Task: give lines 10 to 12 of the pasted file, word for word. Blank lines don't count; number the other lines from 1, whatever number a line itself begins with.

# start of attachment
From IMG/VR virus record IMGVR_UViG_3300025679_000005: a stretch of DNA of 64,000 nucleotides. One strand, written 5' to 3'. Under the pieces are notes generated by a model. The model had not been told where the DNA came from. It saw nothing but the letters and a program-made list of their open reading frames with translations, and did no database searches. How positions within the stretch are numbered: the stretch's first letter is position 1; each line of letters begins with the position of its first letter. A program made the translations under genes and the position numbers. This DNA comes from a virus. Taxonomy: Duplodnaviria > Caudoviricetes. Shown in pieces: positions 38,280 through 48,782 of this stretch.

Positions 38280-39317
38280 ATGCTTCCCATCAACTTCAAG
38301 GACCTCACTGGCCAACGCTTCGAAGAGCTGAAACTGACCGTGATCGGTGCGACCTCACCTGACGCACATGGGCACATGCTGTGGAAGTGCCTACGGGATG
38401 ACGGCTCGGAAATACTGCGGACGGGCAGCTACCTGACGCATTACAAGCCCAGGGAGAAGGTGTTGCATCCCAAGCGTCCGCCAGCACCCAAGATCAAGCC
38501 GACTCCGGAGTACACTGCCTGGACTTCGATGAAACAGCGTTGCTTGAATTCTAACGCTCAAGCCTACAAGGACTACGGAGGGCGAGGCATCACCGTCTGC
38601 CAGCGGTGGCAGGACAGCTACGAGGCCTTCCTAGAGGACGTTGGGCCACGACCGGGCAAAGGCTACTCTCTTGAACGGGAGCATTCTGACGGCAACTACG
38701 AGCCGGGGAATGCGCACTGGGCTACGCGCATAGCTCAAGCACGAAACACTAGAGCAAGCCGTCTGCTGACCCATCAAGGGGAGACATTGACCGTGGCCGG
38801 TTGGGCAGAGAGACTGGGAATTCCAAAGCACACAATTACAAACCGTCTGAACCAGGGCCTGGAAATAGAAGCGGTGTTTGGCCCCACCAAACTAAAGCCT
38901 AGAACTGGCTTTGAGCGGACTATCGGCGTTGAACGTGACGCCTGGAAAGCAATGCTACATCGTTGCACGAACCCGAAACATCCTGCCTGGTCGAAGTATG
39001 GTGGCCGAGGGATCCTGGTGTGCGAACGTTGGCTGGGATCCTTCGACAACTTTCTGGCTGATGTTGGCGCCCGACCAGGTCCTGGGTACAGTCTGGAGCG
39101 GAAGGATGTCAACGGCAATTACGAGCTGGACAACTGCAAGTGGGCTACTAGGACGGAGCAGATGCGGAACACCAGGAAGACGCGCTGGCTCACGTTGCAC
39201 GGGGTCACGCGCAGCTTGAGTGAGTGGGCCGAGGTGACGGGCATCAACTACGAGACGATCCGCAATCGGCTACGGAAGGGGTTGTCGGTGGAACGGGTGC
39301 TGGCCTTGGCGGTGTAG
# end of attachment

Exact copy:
38901 AGAACTGGCTTTGAGCGGACTATCGGCGTTGAACGTGACGCCTGGAAAGCAATGCTACATCGTTGCACGAACCCGAAACATCCTGCCTGGTCGAAGTATG
39001 GTGGCCGAGGGATCCTGGTGTGCGAACGTTGGCTGGGATCCTTCGACAACTTTCTGGCTGATGTTGGCGCCCGACCAGGTCCTGGGTACAGTCTGGAGCG
39101 GAAGGATGTCAACGGCAATTACGAGCTGGACAACTGCAAGTGGGCTACTAGGACGGAGCAGATGCGGAACACCAGGAAGACGCGCTGGCTCACGTTGCAC